After the Bataclan massacre last autumn, the French government in effect went to war with radical Islam, pledging a “merciless” response to terrorism. This wasn’t just talk. Mass arrests of suspected radicals followed, dealing a serious blow to ISIS networks in the country. Paris meant business, finally.

In the aftermath of our own Bataclan, President Obama has offered his usual platitudes about “hate” and “guns.” This is escapism-as-counterterrorism-policy. Americans must demand better, including a reality-based assessment of our terrorism threat, from our next commander-in-chief. If we cannot name our enemy, we are already halfway to losing the war.
More detailed coverage

The F.B.I. investigated Mr. Mateen in 2013 when he made comments to co-workers suggesting he had terrorist ties, and again the next year, for possible connections to Moner Mohammad Abusalha, an American who became a suicide bomber in Syria, said Ronald Hopper, an assistant agent in charge of the bureau’s Tampa Division. But each time, the F.B.I. found no solid evidence that Mr. Mateen had any real connection to terrorism or had broken any laws.

Mr. Mateen, who lived in Fort Pierce, Fla., was able to continue working as a security guard with the security firm G4S, where he had worked since 2007, and he was able to buy guns. The federal Bureau of Alcohol, Tobacco, Firearms and Explosives said Mr. Mateen had legally bought a long gun and a pistol in the past week or two, though it was not clear whether those were the weapons used in the assault, which officials described as a handgun and an AR-15 type of assault rifle.

A former co-worker, Daniel Gilroy, said Mr. Mateen had talked often about killing people and had voiced hatred of gays, blacks, women and Jews.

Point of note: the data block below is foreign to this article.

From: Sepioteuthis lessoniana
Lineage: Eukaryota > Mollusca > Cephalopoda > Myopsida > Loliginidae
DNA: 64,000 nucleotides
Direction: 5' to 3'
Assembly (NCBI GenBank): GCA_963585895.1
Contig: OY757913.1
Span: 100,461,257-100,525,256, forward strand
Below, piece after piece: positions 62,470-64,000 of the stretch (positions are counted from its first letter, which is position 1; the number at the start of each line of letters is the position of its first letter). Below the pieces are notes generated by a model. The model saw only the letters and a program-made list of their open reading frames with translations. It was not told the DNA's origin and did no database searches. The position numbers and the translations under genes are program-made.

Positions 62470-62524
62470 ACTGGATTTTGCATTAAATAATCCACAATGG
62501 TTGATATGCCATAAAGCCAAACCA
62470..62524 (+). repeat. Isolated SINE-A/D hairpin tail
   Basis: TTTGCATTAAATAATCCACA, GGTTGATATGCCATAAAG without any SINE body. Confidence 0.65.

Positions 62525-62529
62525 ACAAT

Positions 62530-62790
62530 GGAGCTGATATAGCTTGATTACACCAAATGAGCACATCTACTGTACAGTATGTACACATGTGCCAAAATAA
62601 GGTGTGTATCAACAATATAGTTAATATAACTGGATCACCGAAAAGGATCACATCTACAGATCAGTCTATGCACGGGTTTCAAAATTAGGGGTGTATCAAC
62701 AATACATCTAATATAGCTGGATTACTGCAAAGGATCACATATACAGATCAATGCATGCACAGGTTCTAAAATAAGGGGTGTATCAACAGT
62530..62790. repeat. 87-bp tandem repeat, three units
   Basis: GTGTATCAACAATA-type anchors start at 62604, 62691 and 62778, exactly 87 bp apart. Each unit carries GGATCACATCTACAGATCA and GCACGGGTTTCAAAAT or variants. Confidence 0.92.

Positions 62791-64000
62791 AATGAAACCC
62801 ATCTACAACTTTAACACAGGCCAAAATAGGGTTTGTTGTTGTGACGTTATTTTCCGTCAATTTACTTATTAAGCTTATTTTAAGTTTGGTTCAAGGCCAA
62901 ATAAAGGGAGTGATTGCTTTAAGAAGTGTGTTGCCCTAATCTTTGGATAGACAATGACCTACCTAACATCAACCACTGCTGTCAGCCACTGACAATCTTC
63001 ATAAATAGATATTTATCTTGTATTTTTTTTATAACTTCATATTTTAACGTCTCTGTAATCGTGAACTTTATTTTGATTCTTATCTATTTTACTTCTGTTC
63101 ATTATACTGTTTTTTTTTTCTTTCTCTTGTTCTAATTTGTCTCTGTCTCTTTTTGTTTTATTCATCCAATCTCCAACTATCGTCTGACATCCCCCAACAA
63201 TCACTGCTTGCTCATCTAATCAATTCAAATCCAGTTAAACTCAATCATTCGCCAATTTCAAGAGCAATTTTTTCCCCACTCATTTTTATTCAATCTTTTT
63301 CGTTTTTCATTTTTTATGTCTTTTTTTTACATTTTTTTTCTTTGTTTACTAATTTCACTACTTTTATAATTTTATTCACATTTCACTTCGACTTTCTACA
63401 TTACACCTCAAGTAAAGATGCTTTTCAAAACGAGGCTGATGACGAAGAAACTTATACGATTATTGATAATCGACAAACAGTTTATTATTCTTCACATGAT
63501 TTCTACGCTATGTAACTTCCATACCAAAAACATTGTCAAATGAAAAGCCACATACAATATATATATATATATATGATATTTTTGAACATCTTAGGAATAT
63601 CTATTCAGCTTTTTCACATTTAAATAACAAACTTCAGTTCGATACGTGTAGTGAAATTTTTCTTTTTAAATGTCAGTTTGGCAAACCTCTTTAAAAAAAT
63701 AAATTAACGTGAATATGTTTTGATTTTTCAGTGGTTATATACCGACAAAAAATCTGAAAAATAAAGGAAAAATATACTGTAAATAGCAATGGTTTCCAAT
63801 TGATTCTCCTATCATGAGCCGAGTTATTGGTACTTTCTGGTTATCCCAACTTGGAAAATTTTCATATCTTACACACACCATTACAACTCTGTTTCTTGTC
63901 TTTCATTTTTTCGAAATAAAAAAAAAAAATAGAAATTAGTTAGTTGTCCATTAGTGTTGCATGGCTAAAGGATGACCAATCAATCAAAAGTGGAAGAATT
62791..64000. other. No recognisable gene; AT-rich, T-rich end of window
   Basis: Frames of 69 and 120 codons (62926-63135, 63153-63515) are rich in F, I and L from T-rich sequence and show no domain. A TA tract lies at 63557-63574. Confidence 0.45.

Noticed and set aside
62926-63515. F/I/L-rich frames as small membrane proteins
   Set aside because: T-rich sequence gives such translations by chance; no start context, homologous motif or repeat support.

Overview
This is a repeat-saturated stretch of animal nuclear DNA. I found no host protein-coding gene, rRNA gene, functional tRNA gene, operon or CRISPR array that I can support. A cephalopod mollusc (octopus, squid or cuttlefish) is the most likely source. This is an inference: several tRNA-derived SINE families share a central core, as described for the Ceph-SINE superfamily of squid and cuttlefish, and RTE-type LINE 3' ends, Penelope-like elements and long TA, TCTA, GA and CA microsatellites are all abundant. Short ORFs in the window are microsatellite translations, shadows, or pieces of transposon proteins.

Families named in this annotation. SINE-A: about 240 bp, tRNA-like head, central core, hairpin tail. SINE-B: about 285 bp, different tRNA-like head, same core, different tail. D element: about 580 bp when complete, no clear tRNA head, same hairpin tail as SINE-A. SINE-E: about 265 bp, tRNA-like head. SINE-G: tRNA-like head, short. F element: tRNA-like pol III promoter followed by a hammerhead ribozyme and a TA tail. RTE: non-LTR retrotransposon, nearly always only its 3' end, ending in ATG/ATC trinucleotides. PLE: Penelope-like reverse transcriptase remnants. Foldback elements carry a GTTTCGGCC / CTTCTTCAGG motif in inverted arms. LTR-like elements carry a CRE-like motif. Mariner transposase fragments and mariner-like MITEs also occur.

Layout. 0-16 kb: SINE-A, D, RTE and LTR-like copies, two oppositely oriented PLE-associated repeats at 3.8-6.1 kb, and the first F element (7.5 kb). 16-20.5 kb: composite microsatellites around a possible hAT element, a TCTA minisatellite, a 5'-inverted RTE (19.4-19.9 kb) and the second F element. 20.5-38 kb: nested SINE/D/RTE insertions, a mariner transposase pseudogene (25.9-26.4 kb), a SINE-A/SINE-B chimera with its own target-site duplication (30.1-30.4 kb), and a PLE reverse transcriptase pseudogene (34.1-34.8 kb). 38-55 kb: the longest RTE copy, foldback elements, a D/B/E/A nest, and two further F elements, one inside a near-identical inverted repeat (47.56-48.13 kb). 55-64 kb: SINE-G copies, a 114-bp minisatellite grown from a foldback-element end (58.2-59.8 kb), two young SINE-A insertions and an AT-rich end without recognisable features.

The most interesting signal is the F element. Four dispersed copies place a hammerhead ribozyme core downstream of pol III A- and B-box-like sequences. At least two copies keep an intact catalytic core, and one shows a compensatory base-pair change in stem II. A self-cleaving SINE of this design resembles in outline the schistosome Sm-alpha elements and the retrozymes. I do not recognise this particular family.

Hours later, the Islamic State, also known as ISIS or ISIL, claimed responsibility in a statement released over an encrypted phone app used by the group. It stated that the attack “was carried out by an Islamic State fighter,” according to a transcript provided by the SITE Intelligence Group, which tracks jihadist propaganda.

But officials cautioned that even if Mr. Mateen, who court records show was briefly married and then divorced, was inspired by the group, there was no indication that it had trained or instructed him, or had any direct connection with him. Some other terrorist attackers have been “self-radicalized,” including the pair who killed 14 people in December in San Bernardino, Calif., who also proclaimed allegiance to the Islamic State, but apparently had no contact with the group.

The Islamic State has encouraged “lone wolf” attacks in the West, a point reinforced recently by a group spokesman, Abu Muhammad al-Adnani, in his annual speech just before the holy month of Ramadan. In past years, the Islamic State and Al Qaeda increased attacks during Ramadan.

American Muslim groups condemned the shooting. “The Muslim community joins our fellow Americans in repudiating anyone or any group that would claim to justify or excuse such an appalling act of violence,” said Rasha Mubarak, the Orlando regional coordinator of the Council on American-Islamic Relations.
Lot of food for thought there CH.